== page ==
Book Review: Built To Sell v1

sell

Been a while since I posted one of these, but since I recently hire a biz coach, I think I'll be doing much more reading / digesting / implementing at his direction.

Built to Sell hit home in the best & most painful way possible. It follows a marketing agency owner, Alex Stapleton, as he goes from do-it-all-himself generic marketing guy to highly specialized logo creator and strategic business manager. I am 100% Mr. Do It All right now, and that's a tough pill to swallow. It's time to take steps in a new direction at Cardinal eCommerce.

If I'm being honest with myself, I never wanted to be an agency owner, but it's the best bridge between employee and owner that I can think of. My first Shopify app (aka product) is live on a customer's store, and I take that as a huge win. App #2 is close behind, and I really believe in the potential there. In the meantime, I have bills to pay, and pimping ain't easy, so it's nice to keep a solid pipeline of cash flow going, hence, I have Cardinal eCom.

It's almost natural as an agency to take what comes, but that ends up creating too much diversification, and I'm there right now. I do strategic consulting, I build Shopify apps, I build Recharge apps, I build websites, and I manage headless website projects. Obviously with so many prongs, I can't do any of these things at a truly elite level, save for the headless stuff, since that's so new, I think I'm ahead of everyone else.

Alex Stapleton is the same - he's doing logos, brochures, print ads, TV ads, and more when we first meet him. One client of his dominates his revenue = 40%, and I'm even worse haha! Ok, so what's the antidote? Perhaps it's obvious, but Alex's mentor Ted tells him he needs to pick 1 prong, and turn that into his entire business. I asked myself that question this morning, what's my #1 prong? Honestly...I'm not confident there. I guess if I had to pick, I would say Recharge Applications. I know that platform super well, I know the API like the back of my hand, and I enjoy backend application development. In Alex's case, he has a 5-step process for creating client logos, he enjoys it, and his clients are satisfied with their work there. So he decides to be a logo business.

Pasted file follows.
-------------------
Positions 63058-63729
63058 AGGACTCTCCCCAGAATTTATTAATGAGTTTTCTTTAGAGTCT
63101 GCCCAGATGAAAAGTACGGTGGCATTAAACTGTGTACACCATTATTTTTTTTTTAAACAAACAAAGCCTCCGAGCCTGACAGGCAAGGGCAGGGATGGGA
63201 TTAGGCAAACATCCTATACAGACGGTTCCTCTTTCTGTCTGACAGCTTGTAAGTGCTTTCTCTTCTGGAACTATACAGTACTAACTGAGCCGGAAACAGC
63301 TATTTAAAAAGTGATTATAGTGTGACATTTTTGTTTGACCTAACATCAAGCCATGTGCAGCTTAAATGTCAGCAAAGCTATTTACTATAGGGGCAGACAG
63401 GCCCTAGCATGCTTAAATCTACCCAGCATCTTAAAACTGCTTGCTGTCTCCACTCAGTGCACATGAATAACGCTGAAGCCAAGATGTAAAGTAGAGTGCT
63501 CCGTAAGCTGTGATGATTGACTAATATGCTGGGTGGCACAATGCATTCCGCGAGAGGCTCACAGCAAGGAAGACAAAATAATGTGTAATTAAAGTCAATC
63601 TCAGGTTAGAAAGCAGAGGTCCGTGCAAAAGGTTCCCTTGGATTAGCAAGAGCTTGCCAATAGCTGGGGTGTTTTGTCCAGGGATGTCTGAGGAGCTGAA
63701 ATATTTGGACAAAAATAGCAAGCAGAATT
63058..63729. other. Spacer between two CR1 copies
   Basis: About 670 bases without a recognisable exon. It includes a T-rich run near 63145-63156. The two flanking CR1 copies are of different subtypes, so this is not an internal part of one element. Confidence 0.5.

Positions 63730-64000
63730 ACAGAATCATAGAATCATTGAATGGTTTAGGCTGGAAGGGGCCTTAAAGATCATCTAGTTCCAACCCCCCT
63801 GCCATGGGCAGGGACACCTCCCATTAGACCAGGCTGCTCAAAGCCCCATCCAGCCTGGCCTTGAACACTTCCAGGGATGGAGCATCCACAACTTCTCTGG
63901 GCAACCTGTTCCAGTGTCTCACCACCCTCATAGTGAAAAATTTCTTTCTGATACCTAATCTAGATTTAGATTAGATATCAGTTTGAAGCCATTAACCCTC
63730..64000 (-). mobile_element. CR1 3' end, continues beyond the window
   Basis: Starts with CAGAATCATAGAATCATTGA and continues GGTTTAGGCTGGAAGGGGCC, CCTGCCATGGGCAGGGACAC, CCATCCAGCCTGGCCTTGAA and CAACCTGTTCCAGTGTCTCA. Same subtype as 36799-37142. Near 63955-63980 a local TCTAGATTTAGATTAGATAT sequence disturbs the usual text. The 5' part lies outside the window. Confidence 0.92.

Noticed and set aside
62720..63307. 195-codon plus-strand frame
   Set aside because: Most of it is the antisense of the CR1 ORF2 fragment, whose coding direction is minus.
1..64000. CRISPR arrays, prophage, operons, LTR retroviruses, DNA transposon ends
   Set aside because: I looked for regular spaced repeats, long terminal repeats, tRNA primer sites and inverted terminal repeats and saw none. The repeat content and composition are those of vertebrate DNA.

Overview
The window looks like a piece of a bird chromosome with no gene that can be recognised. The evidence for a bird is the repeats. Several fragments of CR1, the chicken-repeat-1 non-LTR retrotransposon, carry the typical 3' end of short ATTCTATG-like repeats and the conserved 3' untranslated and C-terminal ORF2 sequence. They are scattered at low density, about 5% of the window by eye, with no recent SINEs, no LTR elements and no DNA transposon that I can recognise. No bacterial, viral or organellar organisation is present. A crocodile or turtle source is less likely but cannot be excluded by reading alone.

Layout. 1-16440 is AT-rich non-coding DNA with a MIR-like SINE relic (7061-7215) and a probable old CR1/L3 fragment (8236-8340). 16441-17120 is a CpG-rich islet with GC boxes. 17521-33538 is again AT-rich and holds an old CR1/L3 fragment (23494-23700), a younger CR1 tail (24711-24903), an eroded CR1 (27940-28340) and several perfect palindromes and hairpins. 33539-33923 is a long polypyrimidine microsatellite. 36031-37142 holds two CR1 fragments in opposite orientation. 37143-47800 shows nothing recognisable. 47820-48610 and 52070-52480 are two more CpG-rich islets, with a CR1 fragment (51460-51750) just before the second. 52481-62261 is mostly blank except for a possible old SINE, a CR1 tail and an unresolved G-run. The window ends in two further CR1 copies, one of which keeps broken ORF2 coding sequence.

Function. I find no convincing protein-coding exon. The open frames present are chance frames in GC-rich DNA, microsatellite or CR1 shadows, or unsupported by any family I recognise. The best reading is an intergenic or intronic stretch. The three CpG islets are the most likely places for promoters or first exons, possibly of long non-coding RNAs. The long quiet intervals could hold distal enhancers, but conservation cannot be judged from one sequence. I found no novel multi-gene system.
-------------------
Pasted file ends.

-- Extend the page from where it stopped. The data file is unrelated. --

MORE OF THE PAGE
Why only 1 prong? That's how you systematize an agency => a product. You do one thing, you do it super well, and you have a well documented, repeatable and scalable process for it. Agencies don't get sold, product businesses do. Moreover, with a super tight process, you feel in control. Right now, I am scattered. I would love to hone in and feel more on top of Cardinal's work.

Ok, so now I have a start. Step #2 is to optimize the team for that effort, and start building a pipeline of leads. That's where my mind is today, I need to get some sales going, I need to find another backend engineer, and I want to do this by end of August. Right? Sheesh...it's scary! Alex goes through this same hemming and hawing - he ends up turning down a huge marketing contract to keep focus on the logo business. I'm skeptical any agency can make $1mm+ doing logos, but the book's point is still taken. Do 1 thing, do it better than anyone else.

I'm starting today - posting on Upwork, speaking to friends in the industry, and making a budget. I'll be back next time, with a goal, with a team update, and with any new business drummed up. I think the hardest part will be saying "no" to big money, and trimming / adding to the team as necessary. I don't feel elite in the human capital department. But we'll get there.

Until next time...